How to define auxiliary class constructors in Scala

This is an excerpt from the Scala Cookbook (partially modified for the internet). This is Recipe 4.3, “How to define auxiliary class constructors.”


You want to define one or more auxiliary constructors for a Scala class to give consumers of the class different ways to create object instances.


Define the auxiliary constructors as methods in the class with the name this. You can define multiple auxiliary constructors, but they must have different signatures (parameter lists). Also, each constructor must call one of the previously defined constructors.

The following example demonstrates a primary constructor and three auxiliary constructors:

// primary constructor
class Pizza (var crustSize: Int, var crustType: String) {

    // one-arg auxiliary constructor
    def this(crustSize: Int) {
        this(crustSize, Pizza.DEFAULT_CRUST_TYPE)

    // one-arg auxiliary constructor
    def this(crustType: String) {
        this(Pizza.DEFAULT_CRUST_SIZE, crustType)

    // zero-arg auxiliary constructor
    def this() {
    override def toString = s"A $crustSize inch pizza with a $crustType crust"

object Pizza {

Given these constructors, the same pizza can be created in the following ways:

val p1 = new Pizza(Pizza.DEFAULT_CRUST_SIZE, Pizza.DEFAULT_CRUST_TYPE)
val p2 = new Pizza(Pizza.DEFAULT_CRUST_SIZE)
val p3 = new Pizza(Pizza.DEFAULT_CRUST_TYPE)
val p4 = new Pizza


There are several important points to this recipe:

  • Auxiliary constructors are defined by creating methods named this.
  • Each auxiliary constructor must begin with a call to a previously defined constructor.
  • Each constructor must have a different signature.
  • One constructor calls another constructor with the name this.

In the example shown, all of the auxiliary constructors call the primary constructor, but this isn’t necessary; an auxiliary constructor just needs to call one of the previously defined constructors. For instance, the auxiliary constructor that takes the crustType parameter could have been written like this:

def this(crustType: String) {
    this.crustType = Pizza.DEFAULT_CRUST_TYPE

Another important part of this example is that the crustSize and crustType parameters are declared in the primary constructor. This isn’t necessary, but doing this lets Scala generate the accessor and mutator methods for those parameters for you. You could start to write a similar class as follows, but this approach requires more code:

class Pizza () {
    var crustSize = 0
    var crustType = ""

    def this(crustSize: Int) {
        this.crustSize = crustSize

    def this(crustType: String) {
        this.crustType = crustType

    // more constructors here ...
    override def toString = s"A $crustSize inch pizza with a $crustType crust"

To summarize, if you want the accessors and mutators to be generated for you, put them in the primary constructor.

Although the approach shown in the Solution is perfectly valid, before creating multiple class constructors like this, take a few moments to read Recipe 4.5, “Providing Default Values for Constructor Parameters”. Using that recipe can often eliminate the need for multiple constructors.

Generating auxiliary constructors for case classes

A case class is a special type of class that generates a lot of boilerplate code for you. Because of the way they work, adding what appears to be an auxiliary constructor to a case class is different than adding an auxiliary constructor to a “regular” class. This is because they’re not really constructors: they’re apply methods in the companion object of the class.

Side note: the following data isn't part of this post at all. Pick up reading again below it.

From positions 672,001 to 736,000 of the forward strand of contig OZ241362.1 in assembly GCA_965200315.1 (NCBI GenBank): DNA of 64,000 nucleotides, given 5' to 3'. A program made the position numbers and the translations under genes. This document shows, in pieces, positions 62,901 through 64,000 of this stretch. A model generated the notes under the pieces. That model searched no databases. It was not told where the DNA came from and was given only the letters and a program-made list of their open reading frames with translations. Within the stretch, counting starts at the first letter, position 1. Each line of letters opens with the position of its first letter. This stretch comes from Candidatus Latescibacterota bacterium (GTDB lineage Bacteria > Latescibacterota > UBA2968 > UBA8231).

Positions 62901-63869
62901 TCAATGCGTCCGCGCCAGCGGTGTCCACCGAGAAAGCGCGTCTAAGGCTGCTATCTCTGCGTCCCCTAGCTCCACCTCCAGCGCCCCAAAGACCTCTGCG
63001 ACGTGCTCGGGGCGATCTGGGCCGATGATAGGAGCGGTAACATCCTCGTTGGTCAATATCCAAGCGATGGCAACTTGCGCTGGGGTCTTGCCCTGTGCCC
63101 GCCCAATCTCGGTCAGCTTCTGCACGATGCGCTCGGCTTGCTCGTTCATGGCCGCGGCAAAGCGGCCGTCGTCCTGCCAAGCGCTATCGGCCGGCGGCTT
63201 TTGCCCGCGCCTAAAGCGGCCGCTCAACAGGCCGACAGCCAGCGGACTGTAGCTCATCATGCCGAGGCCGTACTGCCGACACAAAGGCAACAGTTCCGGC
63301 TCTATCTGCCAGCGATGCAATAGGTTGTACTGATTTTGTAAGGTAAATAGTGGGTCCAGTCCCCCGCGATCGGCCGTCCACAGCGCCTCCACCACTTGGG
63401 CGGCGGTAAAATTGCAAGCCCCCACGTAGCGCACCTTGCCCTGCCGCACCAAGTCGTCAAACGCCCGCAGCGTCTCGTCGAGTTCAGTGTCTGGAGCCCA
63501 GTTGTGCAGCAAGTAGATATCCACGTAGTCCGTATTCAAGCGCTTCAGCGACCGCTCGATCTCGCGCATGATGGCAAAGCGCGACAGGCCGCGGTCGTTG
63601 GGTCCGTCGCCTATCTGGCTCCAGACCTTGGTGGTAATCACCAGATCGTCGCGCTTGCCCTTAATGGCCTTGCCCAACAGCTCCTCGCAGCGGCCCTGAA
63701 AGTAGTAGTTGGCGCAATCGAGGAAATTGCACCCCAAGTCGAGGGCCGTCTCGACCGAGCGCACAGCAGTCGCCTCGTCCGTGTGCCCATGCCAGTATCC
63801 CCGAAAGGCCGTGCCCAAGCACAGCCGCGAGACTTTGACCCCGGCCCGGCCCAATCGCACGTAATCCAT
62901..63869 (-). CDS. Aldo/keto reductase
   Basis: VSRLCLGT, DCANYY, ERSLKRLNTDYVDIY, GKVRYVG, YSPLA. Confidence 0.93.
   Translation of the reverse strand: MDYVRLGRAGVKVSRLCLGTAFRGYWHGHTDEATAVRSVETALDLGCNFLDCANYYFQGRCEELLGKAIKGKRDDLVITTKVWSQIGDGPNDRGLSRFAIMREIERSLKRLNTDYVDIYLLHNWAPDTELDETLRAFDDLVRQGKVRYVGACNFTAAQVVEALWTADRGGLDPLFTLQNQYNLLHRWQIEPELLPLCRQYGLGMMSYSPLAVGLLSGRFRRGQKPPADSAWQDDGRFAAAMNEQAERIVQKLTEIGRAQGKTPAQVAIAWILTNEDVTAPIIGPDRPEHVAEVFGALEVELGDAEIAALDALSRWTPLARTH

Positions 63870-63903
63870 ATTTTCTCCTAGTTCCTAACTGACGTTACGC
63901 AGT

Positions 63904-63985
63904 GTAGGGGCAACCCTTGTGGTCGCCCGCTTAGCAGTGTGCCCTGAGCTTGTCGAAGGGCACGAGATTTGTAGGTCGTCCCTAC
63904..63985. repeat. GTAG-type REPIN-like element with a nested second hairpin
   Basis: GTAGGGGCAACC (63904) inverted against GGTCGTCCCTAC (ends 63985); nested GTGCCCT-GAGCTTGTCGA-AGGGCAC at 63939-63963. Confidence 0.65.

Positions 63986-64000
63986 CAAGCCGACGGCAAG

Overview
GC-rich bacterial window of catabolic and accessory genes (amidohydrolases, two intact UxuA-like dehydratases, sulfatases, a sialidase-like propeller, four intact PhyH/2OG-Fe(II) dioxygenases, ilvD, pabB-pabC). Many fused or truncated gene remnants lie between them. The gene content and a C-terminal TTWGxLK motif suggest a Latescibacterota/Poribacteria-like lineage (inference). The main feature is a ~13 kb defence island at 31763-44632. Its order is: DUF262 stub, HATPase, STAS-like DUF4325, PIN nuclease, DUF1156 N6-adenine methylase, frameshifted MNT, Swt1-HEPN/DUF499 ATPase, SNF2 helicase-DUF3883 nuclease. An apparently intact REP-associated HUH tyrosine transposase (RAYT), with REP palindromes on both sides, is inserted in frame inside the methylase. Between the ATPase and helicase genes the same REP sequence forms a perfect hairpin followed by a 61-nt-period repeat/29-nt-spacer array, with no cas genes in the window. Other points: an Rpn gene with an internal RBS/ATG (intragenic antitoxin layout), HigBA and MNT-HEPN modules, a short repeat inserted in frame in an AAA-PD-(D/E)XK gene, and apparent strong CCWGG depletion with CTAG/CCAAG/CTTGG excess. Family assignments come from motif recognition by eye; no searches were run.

To demonstrate this, assume that you start with this case class in a file named Person.scala:

// initial case class
case class Person (var name: String, var age: Int)

This lets you create a new Person instance without using the new keyword, like this:

val p = Person("John Smith", 30)

This appears to be a different form of a constructor, but in fact, it’s a little syntactic sugar — a factory method, to be precise. When you write this line of code:

val p = Person("John Smith", 30)

behind the scenes, the Scala compiler converts it into this:

val p = Person.apply("John Smith", 30)

This is a call to an apply method in the companion object of the Person class. You don’t see this, you just see the line that you wrote, but this is how the compiler translates your code. As a result, if you want to add new “constructors” to your case class, you write new apply methods. (To be clear, the word “constructor” is used loosely here.)

For instance, if you decide that you want to add auxiliary constructors to let you create new Person instances (a) without specifying any parameters, and (b) by only specifying their name, the solution is to add apply methods to the companion object of the Person case class in the Person.scala file:

// the case class
case class Person (var name: String, var age: Int)

// the companion object
object Person {
    def apply() = new Person("<no name>", 0)
    def apply(name: String) = new Person(name, 0)

The following test code demonstrates that this works as desired:

object CaseClassTest extends App {
    val a = Person()         // corresponds to apply()
    val b = Person("Pam")    // corresponds to apply(name: String)
    val c = Person("William Shatner", 82)

    // verify the setter methods work = "Leonard Nimoy"
    a.age = 82

This code results in the following output:

Person(<no name>,0)
Person(William Shatner,82)
Person(Leonard Nimoy,82)

See Also

The Scala Cookbook

This tutorial is sponsored by the Scala Cookbook, which I wrote for O’Reilly:

You can find the Scala Cookbook at these locations:

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